Glioblastomas (GBMs) are the most common—and the most aggressive—type of cancer originating in the brain. Part of the reason these tumors are so hard to treat is that the cancer cells suppress the immune cells that enter their environment. Not only can they outcompete immune cells for critical nutrients, effectively starving the immune cells, but some GBMs can even adjust their metabolism to produce metabolites that directly inhibit immune cell activity. (Metabolism refers to the pathways by which a cell breaks down fuel and converts it into energy; metabolites are the intermediate or end products of these pathways.)
It makes sense, then, that targeting GBM metabolism has arisen as a therapeutic possibility. But first, Damon Runyon Clinical Investigator Daniel R. Wahl, MD, PhD, former Damon Runyon-Dale F. Frey Breakthrough Scientist Costas A. Lyssiotis, PhD, and their colleagues at the University of Michigan sought to answer an important underlying question: can brain tumors can be categorized based on their metabolism, and does their metabolic category influence patient survival?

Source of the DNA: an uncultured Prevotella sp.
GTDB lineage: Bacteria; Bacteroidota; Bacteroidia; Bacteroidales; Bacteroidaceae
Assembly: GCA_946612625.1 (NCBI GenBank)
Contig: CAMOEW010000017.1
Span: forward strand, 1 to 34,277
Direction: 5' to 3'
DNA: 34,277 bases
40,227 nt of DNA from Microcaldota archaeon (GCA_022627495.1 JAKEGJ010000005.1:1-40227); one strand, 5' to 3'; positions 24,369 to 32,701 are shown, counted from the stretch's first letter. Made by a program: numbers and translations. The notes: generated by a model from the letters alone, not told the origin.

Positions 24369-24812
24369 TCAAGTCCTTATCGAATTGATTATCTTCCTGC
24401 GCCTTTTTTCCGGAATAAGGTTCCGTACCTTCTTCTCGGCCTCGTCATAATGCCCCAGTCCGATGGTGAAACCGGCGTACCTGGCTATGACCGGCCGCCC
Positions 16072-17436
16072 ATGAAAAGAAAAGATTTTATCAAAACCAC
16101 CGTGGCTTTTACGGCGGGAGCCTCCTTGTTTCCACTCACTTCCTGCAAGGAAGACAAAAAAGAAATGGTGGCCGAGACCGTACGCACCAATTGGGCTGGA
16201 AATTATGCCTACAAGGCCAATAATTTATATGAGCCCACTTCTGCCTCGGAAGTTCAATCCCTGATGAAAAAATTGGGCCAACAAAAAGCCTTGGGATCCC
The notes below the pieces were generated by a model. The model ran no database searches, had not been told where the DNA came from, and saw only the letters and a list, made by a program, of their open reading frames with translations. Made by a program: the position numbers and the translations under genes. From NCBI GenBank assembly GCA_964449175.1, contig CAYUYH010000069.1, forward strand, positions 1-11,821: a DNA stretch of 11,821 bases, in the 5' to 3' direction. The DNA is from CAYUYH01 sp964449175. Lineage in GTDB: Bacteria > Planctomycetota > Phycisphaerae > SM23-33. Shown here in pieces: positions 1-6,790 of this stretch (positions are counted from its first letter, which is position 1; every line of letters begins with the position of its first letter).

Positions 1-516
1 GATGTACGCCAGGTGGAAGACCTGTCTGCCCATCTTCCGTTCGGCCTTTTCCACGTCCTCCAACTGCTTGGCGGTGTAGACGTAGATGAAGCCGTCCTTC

To find out, the team profiled the metabolomes (the complete set of metabolites) of different types of brain tumors and compared this data with patients’ clinical outcomes. They found that the GBM metabolome is indeed distinct from other brain tumors, such as astrocytomas and oligodendrogliomas, and that the non-glioblastoma patients experience better survival rates.
Glioblastomas, the researchers observed, can be separated further into metabolic subtypes with different survival rates. Patients with GBMs that produced amino acids as metabolites, for example, fared better than those whose tumors produced nucleotides and lipid metabolites.
These findings both validate the theory that metabolism is what drives the aggressiveness of GBMs and offer a means of prognosticating based on metabolic subtype. As efforts to develop glioblastoma treatments continue, this system of classification may be used to match patients with the metabolically targeted therapy that will most effectively curb their GBM growth.
This research was published in Antioxidants & Redox Signaling.